Please take note, you are either with Trump or you are with Venezuela.


CHURCH: Meanwhile the Venezuelan opposition is calling for more protests against the new powerful assembly. Earlier we spoke with CNN's Leyla Santiago in Caracas. (BEGIN VIDEOTAPE)

LEYLA SANTIAGO, CNN CORRESPONDENT: You know in a matter of days, the new assembly will gather. This is more than 500 new members, one of which, by the way, includes President Maduro's wife and they will gather to begin their task of rewriting the constitution.

But how quickly this will go, still uncertain. There's a lot of uncertainty not only with the constituent assembly, with the rewriting of the constitution, with what could be more power for President Maduro, and also on the streets.

While it has been a relatively quiet day, a lot of people are just waiting to see what will happen, how quickly this constitution will begin writing that -- or excuse me -- this assembly will begin writing that constitution. And what type of an impact the international pressure because it's not just the United States. We're talking about Guatemala, Colombia, Mexico among others, the European Union -- what type of an impact that pressure and those sanctions could have because one more thing, the United States has moved forward with sanctions on individuals but what they have not touched is the oil industry.

[00:25:00] There is talk -- I know that the administration is debating about whether or not they will do that in the near future. And that is something that can not only impact President Maduro and his administration but that is something that could impact the people of Venezuela because that's where a lot of money comes in.

The money that does come in to the country, the country that's now experiencing food and medical shortages is something that is dependent on trade with oil.


CHURCH: The U.S. military has detected what it calls highly unusual and unprecedented levels of North Korean submarine activity. A U.S. Defense official says there's also evidence North Korea tested a missile's hold-launch system at the Sinpo naval shipyard. A so-called ejection test is critical to the developing launch capabilities from a sub.

Now this comes on the heels of Pyongyang intercontinental ballistic missile launch on Friday. Experts say if it has been fired on a flatter trajectory, the missile could have threatened U.S. cities.

The U.S. ambassador to the U.N. says the time for talk is over. Nikki Haley is calling on China to decide whether to challenge North Korea's leader Kim Jong-Un.

Meanwhile at his second full cabinet meeting, U.S. President Trump said his administration will deal with the threat but offered no specifics.


TRUMP: We'll handle North Korea. We're going to be able to handle -- it will be handled. We handle everything. Thank you very much.


CHURCH: With more on this, Will Ripley joins us now from Beijing. Will -- again, we re left wondering what President Trump means when he says he will handle North Korea. What are the options? And how far might the U.S. go?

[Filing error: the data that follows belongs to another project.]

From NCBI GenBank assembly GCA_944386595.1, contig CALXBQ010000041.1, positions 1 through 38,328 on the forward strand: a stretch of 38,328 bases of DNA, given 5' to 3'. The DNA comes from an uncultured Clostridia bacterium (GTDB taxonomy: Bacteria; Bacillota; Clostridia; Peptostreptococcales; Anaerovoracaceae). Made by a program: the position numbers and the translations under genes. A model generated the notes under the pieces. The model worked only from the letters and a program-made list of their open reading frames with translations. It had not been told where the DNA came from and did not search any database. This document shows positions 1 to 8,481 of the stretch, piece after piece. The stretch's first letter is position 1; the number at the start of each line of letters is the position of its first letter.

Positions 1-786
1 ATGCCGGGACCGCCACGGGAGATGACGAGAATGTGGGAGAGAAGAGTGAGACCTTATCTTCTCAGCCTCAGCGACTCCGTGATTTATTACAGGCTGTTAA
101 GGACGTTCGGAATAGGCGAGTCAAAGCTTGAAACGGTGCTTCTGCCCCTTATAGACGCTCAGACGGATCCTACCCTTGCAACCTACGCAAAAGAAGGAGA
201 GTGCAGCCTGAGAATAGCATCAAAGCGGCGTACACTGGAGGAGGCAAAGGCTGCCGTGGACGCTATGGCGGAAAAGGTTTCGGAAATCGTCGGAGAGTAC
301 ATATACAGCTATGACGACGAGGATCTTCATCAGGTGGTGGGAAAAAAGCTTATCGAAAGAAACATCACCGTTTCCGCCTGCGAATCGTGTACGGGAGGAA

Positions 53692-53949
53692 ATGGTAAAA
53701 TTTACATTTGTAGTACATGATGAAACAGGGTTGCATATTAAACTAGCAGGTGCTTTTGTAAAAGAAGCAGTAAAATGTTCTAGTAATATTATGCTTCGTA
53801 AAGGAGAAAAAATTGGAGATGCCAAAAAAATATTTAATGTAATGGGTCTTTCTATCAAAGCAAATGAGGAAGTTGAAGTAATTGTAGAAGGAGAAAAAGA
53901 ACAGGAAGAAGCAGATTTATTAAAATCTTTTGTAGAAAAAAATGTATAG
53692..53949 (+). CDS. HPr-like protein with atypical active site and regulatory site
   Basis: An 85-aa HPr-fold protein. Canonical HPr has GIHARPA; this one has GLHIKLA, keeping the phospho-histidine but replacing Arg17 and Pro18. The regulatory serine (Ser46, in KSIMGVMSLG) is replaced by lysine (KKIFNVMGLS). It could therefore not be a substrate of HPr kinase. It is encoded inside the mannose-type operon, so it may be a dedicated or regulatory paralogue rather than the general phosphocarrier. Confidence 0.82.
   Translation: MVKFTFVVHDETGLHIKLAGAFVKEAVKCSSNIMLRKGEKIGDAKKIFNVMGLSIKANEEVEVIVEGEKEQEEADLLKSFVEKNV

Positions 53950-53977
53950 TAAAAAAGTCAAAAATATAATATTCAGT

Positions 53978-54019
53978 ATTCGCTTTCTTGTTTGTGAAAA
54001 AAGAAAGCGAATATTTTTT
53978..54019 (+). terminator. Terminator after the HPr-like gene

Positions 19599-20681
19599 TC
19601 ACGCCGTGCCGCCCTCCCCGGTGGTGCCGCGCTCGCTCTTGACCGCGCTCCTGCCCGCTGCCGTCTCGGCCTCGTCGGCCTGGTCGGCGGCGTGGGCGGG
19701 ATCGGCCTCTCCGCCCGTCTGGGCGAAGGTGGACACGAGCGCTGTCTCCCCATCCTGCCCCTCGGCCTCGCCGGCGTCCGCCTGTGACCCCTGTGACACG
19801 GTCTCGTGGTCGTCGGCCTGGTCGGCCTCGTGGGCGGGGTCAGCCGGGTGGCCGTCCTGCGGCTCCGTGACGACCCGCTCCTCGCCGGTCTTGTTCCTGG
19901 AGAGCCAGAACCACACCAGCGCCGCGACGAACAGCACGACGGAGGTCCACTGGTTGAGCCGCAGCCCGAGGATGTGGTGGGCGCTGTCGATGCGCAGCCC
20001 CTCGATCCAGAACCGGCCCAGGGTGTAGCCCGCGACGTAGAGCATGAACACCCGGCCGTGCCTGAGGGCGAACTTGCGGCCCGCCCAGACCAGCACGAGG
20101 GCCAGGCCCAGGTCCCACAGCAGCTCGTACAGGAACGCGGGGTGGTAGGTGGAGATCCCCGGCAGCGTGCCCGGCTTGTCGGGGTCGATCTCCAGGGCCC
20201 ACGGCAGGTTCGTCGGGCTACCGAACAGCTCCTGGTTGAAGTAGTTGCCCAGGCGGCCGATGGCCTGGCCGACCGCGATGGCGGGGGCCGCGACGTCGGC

WILL RIPLEY, CNN CORRESPONDENT: Well up until pretty recently, President Trump at least publicly was expressing that his best option to cooperate with China in hopes that China would put the economic squeeze on Pyongyang, cut them off completely in areas like trade and even the flow of oil into the country from a pipeline here in China.

But clearly after two ICBM launches in the span of one month, and you mentioned that submarine testing and submarine activities that's underway. He's clearly now believing that China isn't doing anything to help the United States with North Korea.

And in his tweet storm on Friday criticizing China, he implied that previous U.S. administrations had foolishly allowed this country to profit by -- in the tune of hundreds of billions of dollars through trade with the United States while they continued to not play ball with the U.S. on North Korea.

So this is leading China to now respond to warn the United States essentially not to conflate the trade issue with the North Korean issue because the economic relationship between both of those countries is very important and a trade war would hurt all sides involved.

China has a very different view about how to diffuse the situation on the Korean Peninsula -- Rosemary. They don't think cutting off North Korea economically is the solution. They think that would potentially destabilize the country and make the situation more dangerous on the Korean Peninsula.

And so they think that discussion, engagement and most importantly, they want the United States to suspend their joint military exercises with South Korea in exchange for North Korea theoretically suspending their missile program and their nuclear program. I spoke with many North Korean officials who told me repeatedly, as recently as last month, that's not something that they are not going to do but nonetheless at a time when the U.S. and China really need to work together on this, their viewpoints seem to be very far apart -- Rosemary.

CHURCH: Yes. They indeed are a very delicate matter indeed. Will Ripley taking us through that -- many thanks to you.